IQ tests are designed to have a population median of 100 points with a standard deviation of 15 points. Most IQ measures have a standard error of measurement of about three points, with a person’s true IQ 95 per cent likely to be within plus or minus about four points of their measured score. It could be reasonably argued that an effect size of about five points may not have a strong clinical significance.
The 2012 NHMRC Eat for Health guidelines on child and adolescent feeding recommend infants are exclusively breastfed until six months of age, with some breastfeeding to continue until 12 months and beyond if the mother and child wish.5 The BFHI website also supports the World Health Organisation (WHO) statement that babies would be exclusively breastfed until six months of age.1 Despite the benefits of breastfeeding being well known to most women, exclusive breastfeeding until six months is not the norm in Australia. The 2010 Australian National Infant Feeding Survey published the Australian Institute of Health and Welfare (AIHW) reported that only 39 per cent of infants were exclusively breastfed to three months and two per cent exclusively breastfed to six months.6 The survey also found that nearly ten per cent of infants were receiving no breast milk by four weeks of age, although this was only a very small sample size of 33 respondents with children aged four weeks or less at the time of the survey. By three months of age 30 per cent of infants were receiving no breast milk.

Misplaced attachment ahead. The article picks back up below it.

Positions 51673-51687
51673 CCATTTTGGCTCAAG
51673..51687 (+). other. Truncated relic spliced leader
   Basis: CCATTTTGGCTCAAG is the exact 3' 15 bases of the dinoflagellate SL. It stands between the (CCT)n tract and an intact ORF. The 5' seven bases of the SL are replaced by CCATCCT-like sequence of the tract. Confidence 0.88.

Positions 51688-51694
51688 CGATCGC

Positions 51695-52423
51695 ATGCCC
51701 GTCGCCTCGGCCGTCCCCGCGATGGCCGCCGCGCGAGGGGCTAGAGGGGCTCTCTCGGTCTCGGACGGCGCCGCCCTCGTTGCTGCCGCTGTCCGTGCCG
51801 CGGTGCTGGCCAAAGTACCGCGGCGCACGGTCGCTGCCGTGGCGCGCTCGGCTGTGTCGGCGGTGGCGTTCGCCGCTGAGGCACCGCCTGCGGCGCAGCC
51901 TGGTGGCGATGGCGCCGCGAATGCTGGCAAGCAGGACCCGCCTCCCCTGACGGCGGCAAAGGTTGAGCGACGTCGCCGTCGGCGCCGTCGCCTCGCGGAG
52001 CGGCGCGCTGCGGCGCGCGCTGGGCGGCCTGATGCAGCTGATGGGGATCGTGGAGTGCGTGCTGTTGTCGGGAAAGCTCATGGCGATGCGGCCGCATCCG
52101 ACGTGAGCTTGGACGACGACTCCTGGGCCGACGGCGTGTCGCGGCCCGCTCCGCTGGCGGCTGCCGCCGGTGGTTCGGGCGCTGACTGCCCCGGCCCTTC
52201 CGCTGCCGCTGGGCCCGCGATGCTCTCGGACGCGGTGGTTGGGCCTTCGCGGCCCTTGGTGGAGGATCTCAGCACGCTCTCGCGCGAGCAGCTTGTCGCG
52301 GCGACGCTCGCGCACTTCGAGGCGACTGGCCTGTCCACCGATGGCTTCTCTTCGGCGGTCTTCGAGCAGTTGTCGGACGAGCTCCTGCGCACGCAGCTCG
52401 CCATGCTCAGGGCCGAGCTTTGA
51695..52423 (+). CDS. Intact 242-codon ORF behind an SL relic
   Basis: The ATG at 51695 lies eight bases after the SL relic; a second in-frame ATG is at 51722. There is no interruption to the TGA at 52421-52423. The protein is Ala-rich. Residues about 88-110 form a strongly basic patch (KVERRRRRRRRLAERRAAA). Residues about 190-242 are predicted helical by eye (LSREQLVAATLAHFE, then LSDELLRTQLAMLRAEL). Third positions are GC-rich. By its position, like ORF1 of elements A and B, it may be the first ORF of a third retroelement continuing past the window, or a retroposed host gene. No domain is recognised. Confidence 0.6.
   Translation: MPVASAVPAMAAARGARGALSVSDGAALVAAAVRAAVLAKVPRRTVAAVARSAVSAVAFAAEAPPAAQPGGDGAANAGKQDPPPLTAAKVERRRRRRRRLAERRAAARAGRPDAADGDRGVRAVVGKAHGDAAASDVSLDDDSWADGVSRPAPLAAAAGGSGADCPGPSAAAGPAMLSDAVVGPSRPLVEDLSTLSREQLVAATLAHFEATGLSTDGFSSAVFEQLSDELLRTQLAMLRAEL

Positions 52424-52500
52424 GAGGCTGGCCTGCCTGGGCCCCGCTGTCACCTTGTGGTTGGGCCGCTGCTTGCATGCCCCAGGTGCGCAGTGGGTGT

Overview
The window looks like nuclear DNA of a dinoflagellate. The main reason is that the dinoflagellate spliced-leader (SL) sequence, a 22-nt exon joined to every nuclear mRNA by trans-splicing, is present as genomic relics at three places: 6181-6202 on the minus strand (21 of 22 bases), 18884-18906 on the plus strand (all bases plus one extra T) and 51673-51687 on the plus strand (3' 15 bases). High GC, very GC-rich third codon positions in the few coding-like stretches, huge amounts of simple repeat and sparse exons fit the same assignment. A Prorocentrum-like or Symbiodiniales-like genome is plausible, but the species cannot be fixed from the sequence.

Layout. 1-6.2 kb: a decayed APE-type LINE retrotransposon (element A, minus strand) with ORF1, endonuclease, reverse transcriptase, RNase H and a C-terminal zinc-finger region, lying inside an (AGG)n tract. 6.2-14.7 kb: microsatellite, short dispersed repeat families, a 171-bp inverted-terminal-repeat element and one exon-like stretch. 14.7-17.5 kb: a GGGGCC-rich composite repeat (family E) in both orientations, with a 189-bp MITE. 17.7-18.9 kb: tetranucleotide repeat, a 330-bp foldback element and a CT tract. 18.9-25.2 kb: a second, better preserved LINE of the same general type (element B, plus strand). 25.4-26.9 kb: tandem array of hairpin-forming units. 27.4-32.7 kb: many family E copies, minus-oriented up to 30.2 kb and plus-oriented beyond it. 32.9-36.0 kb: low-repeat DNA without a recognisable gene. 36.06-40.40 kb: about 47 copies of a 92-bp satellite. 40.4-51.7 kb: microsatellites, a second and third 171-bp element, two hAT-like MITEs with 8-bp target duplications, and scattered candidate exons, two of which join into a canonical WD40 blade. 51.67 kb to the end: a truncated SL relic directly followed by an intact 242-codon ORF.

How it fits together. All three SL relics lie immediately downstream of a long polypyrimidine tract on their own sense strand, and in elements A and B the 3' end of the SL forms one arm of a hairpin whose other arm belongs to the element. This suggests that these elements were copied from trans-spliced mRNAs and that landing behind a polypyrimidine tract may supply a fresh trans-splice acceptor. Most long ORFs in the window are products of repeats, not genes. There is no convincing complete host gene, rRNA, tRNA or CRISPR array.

These data indicate that, while breast milk is acknowledged to be the optimal food for babies, a substantial number of women do not persist with breastfeeding until the recommend ages. The AIHW survey reported four per cent of children aged 24 months had never been breastfed. Reasons cited by the women for never giving breast milk included a previous unsuccessful attempt at breastfeeding (38 per cent), so partners could share in feeding (29 per cent), a belief that formula was as good as breast milk (26 per cent), medical reasons for mother (20 per cent) and not feeling comfortable breastfeeding in public (16 per cent). For women who started breastfeeding but stopped before six months, the most common reason was not enough milk (56 per cent), baby was unsettled (24 per cent) and baby not attaching properly (25 per cent).6